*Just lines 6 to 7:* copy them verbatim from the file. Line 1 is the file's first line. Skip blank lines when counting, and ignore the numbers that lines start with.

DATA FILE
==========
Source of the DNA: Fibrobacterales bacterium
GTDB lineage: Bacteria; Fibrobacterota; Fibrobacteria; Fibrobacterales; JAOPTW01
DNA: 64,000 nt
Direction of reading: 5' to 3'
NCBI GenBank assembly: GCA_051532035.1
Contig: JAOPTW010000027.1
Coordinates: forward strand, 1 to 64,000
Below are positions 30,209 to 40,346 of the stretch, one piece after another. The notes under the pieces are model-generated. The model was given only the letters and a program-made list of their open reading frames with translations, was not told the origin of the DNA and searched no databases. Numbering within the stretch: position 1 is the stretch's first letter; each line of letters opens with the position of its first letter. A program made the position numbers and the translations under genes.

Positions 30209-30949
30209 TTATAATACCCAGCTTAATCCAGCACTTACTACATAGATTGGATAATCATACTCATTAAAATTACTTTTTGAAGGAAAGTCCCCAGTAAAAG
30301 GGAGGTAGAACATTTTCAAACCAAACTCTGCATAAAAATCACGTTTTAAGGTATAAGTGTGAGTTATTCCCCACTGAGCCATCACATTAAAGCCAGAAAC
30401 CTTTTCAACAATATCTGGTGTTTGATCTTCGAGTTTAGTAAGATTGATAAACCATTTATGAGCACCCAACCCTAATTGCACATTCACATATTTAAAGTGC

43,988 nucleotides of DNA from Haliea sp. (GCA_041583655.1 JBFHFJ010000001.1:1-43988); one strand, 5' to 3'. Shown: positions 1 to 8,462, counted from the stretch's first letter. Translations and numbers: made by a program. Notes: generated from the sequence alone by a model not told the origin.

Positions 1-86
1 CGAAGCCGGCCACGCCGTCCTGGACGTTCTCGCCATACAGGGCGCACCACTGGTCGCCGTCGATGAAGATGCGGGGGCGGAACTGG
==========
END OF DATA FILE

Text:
Contig: JAOPTW010000027.1
Coordinates: forward strand, 1 to 64,000